So, Tam, there's clearly challenges ahead within the Democratic Caucus on the reconciliation bill, right, if the American Families Plan moves forward that way.
But even just with infrastructure, which seemed like it was a success last week, are there still 10 Republicans backing that?
It seems like there probably are still 10 Republicans backing that.
But the issue that arose when President Biden said that those two things were linked, which, as Amy points out, Democrats in Congress really do believe that those two things are linked — and Pelosi and Schumer will control the schedule, not the White House.
But what happened with Republicans is, it became clear that their idea that, oh, the American Families Plan may not be able to make it, Joe Manchin may sink that, if it is linked, then their hope, their plan, their plan to fight against the American Families Plan, while supporting infrastructure that is broadly popular, well, then that would have gone out the window, which is why they pushed back and were upset.
Speaking of Speaker Pelosi, we just today saw her introduce this bill in my hands. This will allow them to start moving forward to form that select committee to investigate the January 6 insurrection. We knew this was coming.
We now have it. Just a couple of quick highlights I want to point out for folks following along at home. Here is what's in this right now,13 members total, it looks like, eight by majority, five with minority input. Speaker Pelosi appoints the chair. That chair has subpoena power. And there is no deadline for that report.
So, Amy, I'm going to come to you first on it. A couple things that stands out to me. That chair has subpoena power.
The chair has subpoena power.
And the one person that is getting a lot of attention is the minority leader in the House, Kevin McCarthy. There are reports about a very heated discussion that McCarthy had with then President Trump as the attack on the Capitol was happening. I'm sure there are many Democrats who would like to hear him under oath tell that story and what the president's reaction was to this.
The other thing that sticks out to me, Amna, is the fact that there's no timeline to get it done. Remember, the reason there's a select committee is — now is because a bipartisan commission was rejected. And so one of the things that the bipartisan commission would have had in place is that this report is done by the end of this year.
Without a deadline, it means that this can drag out through 2022. And we know that, in the past, these sorts of commissions have been used by the parties to put the other side on their heels. Benghazi, of course, is the most recent example. It was really designed to put the focus on Democrats and put them in a very not particularly good light, the Obama administration particularly, and Hillary Clinton specifically.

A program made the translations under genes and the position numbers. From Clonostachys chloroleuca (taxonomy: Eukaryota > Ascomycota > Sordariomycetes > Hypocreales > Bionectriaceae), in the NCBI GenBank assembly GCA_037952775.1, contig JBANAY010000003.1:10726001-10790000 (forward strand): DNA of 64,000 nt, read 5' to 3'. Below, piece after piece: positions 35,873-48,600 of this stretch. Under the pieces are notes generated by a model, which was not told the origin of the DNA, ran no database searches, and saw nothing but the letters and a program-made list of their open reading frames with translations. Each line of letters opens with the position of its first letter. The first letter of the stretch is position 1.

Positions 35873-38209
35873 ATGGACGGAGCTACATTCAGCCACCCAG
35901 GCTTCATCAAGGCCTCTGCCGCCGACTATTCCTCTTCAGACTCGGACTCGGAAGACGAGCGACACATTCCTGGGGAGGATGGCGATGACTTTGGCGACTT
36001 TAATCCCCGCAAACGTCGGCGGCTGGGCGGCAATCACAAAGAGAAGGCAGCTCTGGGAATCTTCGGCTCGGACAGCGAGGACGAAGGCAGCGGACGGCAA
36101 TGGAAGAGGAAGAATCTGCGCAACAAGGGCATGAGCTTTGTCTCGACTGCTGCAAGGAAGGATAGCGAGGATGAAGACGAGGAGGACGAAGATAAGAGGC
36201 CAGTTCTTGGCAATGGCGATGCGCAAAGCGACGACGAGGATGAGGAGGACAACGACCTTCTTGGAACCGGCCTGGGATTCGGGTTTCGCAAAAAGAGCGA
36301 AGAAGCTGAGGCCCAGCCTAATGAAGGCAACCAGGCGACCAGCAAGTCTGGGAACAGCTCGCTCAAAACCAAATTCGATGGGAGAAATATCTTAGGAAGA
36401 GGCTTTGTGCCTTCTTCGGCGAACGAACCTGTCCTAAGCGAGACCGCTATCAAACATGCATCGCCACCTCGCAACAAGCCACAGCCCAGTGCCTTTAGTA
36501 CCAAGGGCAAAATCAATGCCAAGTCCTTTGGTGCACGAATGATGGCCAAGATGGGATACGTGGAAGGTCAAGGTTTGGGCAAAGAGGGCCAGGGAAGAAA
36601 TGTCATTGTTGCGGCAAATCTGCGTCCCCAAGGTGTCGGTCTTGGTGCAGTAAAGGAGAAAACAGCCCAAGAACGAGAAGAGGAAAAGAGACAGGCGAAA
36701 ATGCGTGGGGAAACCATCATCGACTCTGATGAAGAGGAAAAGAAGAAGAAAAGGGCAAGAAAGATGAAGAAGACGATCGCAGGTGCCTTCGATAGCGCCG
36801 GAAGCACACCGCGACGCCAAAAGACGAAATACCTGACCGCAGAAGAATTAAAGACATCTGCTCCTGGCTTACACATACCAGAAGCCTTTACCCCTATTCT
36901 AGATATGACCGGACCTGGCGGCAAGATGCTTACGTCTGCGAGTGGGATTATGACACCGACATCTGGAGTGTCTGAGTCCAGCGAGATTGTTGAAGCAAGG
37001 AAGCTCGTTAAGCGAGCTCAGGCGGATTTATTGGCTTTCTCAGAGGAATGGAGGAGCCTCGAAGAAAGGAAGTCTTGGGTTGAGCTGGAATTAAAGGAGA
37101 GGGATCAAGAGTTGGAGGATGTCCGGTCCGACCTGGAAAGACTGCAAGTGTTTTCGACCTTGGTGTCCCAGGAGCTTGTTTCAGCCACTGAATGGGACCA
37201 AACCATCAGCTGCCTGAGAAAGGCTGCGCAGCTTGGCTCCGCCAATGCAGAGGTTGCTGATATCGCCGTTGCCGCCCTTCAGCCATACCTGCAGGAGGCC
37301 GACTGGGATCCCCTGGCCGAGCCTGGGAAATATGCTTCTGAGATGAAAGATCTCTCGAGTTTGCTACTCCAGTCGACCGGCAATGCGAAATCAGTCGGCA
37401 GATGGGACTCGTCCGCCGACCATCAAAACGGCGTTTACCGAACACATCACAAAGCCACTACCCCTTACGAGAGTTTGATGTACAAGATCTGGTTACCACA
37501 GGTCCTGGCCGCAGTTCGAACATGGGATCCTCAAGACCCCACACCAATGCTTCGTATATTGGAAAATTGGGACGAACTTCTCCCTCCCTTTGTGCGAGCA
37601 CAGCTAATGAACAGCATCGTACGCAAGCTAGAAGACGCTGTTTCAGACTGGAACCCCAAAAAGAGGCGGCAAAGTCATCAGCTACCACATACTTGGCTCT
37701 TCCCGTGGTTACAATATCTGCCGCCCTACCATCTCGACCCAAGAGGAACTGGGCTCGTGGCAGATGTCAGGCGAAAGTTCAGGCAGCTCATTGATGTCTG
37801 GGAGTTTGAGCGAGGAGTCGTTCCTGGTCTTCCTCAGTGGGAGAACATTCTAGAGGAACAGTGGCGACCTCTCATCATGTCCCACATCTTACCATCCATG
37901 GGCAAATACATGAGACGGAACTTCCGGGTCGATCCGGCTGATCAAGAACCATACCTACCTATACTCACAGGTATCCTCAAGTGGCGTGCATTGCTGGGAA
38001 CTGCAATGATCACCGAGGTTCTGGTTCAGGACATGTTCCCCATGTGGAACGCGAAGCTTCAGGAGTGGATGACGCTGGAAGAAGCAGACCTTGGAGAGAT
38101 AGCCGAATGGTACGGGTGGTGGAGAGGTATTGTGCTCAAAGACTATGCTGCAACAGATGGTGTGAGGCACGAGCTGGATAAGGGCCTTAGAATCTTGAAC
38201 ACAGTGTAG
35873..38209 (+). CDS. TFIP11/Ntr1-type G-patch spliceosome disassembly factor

We will see if Democrats decide to do the same here. And a lot is going to depend on who Pelosi decides to put on this committee. Is she going to put the kinds of folks who like and relish getting into those sort of political battles, or maybe some of the more, I don't know if mellow is the right word, but ones who are a little less interested in having the fight for the fight's sake.
Mellow is not a word we hear often when we're talking about politics.
What's your takeaway from this? How is this likely to unfold?
What stands out to me is this idea of input from the minority leader, not necessarily — we don't know, will Kevin McCarthy be able to pick the Republican members, or will he not?
And we will find — well, we will learn more details of this as this develops, but also who will be on the commission, whether they will approach it as a fact-finding mission, or whether the various partisan members of the commission will use it as an opportunity to highlight the divides that already exist.
I mean, the reality is that this commission is going to have — or this select committee is going to have a very difficult time breaking through in our extremely divided politics, at a time when reality is in question, where there is not an agreement on truth or reality or what happened, just the base facts of what happened on January 6.
And we have seen former President Trump out this past weekend as well continuing to message on this right.
Amy, real quick, before we go.
Oh, I just wanted to say that's the other question, then, is, will Speaker Pelosi put a Republican on that committee, somebody like a Liz Cheney or an Adam Kinzinger, who has spoken out against the president, to show that maybe that will make something break through, rather than it just being Democrats vs. Republicans? We will see.
We will see.
Amy Walter, Tamara Keith, our Politics Monday team, good to see you both.